PSY, also known as Park Jae-sang, is a South Korean singer, songwriter, rapper, dancer and record producer born in December, 1977. He became a household name with the release of his single and accompanying video, Gangnam Style, which shot to number one around the world. The video for the song about the area he comes from in South Korea has received over 530 million views on YouTube.
Psy fever nothing new on mainland, where they call him Uncle Bird
China was on to South Korean rapper Psy long before his song and dance went viral
When Novak Djokovic won his third China Open tennis title by beating Jo-Wilfried Tsonga in straight sets in Beijing this month, he offered a surprise celebration dance - a bit of Gangnam Style invisible horse riding.
Everyone got the reference. The song by South Korean rapper Psy, who performs in Hong Kong next month, became a worldwide viral video hit thanks to the accompanying choreography, and in mainland Chinese cities the song is played everywhere, loudly and constantly.
China was on to Psy long before the YouTube video that made him a hit in the West. On the mainland, he's been affectionately known as Uncle Bird since his 2001 debut album, Bird.
Although YouTube is banned on the mainland, clips from America's Ellen DeGeneres Show showing Psy teaching the dance to pop star Britney Spears has become almost as popular in China as the song itself.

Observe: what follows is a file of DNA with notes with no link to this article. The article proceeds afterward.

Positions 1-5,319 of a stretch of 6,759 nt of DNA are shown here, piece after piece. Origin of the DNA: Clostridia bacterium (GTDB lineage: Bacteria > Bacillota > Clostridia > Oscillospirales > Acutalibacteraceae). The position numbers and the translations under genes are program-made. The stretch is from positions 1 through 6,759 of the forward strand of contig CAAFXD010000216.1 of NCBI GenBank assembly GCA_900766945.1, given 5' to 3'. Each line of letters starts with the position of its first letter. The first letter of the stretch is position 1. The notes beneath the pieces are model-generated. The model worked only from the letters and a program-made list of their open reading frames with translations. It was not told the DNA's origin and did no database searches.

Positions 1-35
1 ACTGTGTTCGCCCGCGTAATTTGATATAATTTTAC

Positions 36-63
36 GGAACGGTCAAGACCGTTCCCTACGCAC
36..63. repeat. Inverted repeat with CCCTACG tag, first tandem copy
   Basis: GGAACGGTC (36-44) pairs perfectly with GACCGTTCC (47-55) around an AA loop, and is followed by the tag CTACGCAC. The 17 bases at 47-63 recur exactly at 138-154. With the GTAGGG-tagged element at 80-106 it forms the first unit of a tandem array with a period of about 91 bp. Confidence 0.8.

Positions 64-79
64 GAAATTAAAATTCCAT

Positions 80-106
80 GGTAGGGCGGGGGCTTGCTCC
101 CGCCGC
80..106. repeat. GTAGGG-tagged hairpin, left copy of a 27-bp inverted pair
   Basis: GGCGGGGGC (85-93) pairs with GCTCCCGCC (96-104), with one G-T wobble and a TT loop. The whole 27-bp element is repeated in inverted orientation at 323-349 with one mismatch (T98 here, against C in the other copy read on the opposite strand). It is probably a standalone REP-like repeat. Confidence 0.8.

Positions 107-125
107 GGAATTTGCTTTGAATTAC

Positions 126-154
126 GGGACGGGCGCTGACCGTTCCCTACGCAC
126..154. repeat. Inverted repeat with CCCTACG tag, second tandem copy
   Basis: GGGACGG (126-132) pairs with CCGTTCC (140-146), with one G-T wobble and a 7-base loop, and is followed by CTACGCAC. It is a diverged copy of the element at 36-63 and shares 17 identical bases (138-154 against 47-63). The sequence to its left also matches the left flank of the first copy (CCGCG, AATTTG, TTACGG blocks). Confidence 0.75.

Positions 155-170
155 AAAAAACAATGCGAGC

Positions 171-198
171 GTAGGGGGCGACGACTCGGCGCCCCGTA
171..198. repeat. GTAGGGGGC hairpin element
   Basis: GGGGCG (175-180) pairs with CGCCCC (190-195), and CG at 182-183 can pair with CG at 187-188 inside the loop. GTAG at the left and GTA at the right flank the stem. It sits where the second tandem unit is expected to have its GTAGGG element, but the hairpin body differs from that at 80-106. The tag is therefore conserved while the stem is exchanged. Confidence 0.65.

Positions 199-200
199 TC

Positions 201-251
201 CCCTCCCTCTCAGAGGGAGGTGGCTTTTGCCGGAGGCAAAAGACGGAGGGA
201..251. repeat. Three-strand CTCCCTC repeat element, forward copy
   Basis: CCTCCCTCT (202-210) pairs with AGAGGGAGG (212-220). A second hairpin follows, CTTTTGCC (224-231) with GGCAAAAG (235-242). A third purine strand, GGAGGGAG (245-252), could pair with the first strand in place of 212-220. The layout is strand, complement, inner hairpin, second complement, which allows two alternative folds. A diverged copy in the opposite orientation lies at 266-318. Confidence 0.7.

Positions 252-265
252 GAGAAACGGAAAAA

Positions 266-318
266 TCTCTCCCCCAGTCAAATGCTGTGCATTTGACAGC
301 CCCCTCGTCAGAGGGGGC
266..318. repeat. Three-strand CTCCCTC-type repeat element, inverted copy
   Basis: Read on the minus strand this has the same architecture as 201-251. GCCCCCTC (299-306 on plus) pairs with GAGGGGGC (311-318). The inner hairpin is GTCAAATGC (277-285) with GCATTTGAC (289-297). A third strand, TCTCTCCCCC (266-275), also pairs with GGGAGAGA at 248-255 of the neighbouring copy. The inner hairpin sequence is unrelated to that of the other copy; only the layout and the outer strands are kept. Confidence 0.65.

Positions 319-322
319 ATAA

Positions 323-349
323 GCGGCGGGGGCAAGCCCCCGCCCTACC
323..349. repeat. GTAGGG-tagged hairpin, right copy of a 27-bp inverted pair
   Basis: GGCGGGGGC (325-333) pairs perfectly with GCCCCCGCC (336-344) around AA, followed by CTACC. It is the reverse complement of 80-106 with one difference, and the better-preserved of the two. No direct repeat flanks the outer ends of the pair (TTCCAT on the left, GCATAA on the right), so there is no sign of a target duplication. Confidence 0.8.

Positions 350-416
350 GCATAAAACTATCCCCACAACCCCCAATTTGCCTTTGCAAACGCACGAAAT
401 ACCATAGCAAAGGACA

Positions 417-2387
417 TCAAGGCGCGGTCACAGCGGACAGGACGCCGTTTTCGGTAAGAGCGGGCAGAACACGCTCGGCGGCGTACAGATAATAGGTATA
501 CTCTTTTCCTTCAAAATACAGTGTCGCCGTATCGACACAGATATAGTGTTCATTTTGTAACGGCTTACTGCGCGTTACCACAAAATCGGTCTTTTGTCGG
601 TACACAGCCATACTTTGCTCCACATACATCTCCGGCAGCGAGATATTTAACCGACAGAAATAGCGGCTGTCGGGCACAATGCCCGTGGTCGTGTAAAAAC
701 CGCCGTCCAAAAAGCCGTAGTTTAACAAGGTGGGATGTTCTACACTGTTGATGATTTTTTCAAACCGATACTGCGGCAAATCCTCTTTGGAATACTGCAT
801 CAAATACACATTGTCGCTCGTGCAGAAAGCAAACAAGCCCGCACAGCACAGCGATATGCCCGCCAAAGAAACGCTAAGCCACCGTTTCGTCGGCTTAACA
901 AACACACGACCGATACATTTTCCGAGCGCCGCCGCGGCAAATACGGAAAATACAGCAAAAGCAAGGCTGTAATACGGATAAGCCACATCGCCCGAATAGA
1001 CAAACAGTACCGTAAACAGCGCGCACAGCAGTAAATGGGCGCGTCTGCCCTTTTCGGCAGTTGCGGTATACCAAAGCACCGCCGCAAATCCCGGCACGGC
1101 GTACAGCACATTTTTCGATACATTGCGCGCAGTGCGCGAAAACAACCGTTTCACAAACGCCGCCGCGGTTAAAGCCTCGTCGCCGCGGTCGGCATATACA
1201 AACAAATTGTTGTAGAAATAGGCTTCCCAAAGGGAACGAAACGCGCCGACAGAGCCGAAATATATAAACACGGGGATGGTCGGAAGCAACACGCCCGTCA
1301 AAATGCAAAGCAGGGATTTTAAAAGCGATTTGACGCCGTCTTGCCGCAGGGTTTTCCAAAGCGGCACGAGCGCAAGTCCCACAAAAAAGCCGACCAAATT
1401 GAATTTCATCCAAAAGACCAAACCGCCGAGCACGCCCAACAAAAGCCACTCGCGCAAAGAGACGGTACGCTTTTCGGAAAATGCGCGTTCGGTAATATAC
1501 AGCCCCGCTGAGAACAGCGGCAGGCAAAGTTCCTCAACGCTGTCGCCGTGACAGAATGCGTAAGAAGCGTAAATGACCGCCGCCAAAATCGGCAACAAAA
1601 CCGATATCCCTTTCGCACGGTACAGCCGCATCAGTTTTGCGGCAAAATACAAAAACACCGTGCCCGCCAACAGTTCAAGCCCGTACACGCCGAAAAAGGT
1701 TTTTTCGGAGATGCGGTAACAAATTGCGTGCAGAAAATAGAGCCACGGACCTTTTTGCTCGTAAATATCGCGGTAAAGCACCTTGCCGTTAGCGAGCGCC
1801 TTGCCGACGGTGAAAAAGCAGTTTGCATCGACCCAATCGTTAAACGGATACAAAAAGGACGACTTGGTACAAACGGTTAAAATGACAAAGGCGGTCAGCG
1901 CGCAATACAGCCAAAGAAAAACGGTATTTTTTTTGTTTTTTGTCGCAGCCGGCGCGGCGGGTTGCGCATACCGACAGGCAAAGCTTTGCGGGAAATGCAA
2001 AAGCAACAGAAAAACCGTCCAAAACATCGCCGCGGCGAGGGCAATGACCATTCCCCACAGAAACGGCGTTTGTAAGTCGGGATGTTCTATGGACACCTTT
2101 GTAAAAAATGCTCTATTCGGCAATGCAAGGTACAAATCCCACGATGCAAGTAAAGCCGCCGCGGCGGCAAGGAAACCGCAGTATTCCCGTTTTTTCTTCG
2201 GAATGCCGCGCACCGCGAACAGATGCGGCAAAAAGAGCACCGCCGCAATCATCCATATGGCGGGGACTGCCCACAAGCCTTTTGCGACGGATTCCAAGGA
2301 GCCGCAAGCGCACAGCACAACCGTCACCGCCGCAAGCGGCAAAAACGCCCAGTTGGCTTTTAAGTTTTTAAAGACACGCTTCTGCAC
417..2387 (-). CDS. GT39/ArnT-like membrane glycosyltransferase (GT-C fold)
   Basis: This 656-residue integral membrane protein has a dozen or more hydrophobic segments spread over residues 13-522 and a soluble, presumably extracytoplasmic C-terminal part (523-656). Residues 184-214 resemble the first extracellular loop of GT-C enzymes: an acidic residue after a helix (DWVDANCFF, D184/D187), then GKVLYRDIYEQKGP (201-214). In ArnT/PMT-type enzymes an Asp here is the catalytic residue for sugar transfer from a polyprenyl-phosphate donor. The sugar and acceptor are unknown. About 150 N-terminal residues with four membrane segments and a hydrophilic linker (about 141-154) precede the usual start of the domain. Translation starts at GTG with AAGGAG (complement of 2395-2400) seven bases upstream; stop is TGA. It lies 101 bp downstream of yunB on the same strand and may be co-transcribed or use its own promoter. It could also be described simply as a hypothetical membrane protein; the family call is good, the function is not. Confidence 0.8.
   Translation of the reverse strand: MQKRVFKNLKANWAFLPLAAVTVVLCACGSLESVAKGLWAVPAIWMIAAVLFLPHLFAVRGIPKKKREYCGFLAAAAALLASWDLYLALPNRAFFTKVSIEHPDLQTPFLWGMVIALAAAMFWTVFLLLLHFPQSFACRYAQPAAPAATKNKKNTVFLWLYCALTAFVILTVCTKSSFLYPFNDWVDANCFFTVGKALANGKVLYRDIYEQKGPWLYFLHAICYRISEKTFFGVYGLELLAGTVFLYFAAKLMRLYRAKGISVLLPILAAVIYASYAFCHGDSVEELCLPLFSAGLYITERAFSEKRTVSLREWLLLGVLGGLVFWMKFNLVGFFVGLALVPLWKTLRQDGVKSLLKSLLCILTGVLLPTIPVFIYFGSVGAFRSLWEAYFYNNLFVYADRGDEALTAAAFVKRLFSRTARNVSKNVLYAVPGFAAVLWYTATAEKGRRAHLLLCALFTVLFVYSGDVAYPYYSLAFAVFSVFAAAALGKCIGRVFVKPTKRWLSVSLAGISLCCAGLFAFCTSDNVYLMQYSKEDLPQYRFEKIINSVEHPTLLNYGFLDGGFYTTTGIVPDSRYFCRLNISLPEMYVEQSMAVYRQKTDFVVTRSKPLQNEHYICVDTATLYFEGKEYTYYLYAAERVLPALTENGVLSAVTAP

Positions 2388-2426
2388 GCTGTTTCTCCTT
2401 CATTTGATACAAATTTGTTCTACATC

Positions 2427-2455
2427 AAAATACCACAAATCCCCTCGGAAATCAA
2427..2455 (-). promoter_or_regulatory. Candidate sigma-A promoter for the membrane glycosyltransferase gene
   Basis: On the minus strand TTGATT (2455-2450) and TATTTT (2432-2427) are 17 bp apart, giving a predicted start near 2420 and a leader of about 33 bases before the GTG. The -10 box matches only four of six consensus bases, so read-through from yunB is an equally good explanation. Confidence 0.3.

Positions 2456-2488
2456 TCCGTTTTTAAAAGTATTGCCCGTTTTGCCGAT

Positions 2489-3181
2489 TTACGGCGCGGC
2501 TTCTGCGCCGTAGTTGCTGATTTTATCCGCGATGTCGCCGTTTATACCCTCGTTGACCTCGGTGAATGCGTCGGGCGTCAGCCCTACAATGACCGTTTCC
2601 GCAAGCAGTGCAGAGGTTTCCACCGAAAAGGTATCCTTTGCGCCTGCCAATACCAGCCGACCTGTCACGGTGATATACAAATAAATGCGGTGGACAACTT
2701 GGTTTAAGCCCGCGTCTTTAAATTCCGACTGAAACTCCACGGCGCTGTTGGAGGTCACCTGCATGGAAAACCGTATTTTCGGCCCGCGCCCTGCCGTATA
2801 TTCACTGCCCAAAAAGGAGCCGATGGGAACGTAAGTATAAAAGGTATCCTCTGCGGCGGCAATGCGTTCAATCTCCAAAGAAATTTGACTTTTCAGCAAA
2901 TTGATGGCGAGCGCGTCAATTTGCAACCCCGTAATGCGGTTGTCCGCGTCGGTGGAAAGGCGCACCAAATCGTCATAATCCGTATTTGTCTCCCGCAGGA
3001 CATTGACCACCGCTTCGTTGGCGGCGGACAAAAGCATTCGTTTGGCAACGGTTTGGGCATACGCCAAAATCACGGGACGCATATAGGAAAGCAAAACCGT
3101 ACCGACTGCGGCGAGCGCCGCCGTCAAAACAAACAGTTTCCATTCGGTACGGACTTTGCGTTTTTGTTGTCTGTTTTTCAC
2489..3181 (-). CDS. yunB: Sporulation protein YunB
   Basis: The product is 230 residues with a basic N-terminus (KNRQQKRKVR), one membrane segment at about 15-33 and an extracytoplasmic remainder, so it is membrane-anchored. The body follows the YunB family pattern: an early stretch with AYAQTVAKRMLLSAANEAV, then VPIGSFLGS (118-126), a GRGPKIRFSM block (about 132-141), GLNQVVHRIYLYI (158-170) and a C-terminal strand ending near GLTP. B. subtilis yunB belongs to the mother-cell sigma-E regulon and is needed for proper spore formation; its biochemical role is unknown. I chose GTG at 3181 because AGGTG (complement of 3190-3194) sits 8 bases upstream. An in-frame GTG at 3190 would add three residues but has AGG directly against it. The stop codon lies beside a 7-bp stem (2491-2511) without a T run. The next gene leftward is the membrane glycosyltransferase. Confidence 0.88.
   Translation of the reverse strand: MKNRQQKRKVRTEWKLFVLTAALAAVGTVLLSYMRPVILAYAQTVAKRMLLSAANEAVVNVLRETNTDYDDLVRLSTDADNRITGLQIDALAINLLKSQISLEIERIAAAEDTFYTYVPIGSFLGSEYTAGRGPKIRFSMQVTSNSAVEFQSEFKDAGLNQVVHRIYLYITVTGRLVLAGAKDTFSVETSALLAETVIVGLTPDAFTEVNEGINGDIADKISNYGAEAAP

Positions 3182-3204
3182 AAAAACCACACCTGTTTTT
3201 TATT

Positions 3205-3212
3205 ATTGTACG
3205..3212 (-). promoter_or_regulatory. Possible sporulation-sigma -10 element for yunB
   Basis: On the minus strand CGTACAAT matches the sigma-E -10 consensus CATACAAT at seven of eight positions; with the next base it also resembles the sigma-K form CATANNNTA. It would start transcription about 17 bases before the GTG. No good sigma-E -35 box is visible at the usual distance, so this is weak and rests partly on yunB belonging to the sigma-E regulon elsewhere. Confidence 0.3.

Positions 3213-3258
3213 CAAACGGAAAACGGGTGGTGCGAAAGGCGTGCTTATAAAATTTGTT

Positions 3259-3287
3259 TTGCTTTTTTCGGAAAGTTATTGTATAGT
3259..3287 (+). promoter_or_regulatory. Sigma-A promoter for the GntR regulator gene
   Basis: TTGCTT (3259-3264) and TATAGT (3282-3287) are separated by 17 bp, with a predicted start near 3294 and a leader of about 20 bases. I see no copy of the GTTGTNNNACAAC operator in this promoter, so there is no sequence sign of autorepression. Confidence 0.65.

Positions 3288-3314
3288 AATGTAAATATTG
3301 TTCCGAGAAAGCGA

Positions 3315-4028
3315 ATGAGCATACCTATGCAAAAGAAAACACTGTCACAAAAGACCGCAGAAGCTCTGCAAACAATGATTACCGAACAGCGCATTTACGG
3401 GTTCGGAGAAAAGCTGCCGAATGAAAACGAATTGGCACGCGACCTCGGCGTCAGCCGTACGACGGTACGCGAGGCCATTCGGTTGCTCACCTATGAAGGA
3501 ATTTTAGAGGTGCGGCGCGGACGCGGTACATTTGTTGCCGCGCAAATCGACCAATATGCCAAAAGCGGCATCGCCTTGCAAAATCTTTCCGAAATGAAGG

Mainlanders, from university students in Ningbo to a bride in Nanjing , have also made their contribution to the vast number of videos parodying Gangnam Style circulating on the internet. Of course, it didn't take long for someone to cut and dub the Chinese Red Army Choir - a long favourite source of inspiration for mainland internet users - to sync with Gangnam Style.
Why is everyone so obsessed? Jilin Normal University student Zhang Yi listed the reasons without hesitation: "The horse-riding dance is fresh; Uncle Bird's rap is catchy; the parody videos are so funny, and many US artists like Britney Spears love it."
Drawn by the catchy tunes, flashy singers and synchronised dances, mainlanders have been increasingly listening to Korean pop music since the late 1990s.
In 2008 Nobody by Wonder Girls swept the mainland, followed by Sorry, Sorry by boy band Super Junior in 2009, with white-collar workers performing their own versions at their companies' spring festival parties.
This year, it's Gangnam Style.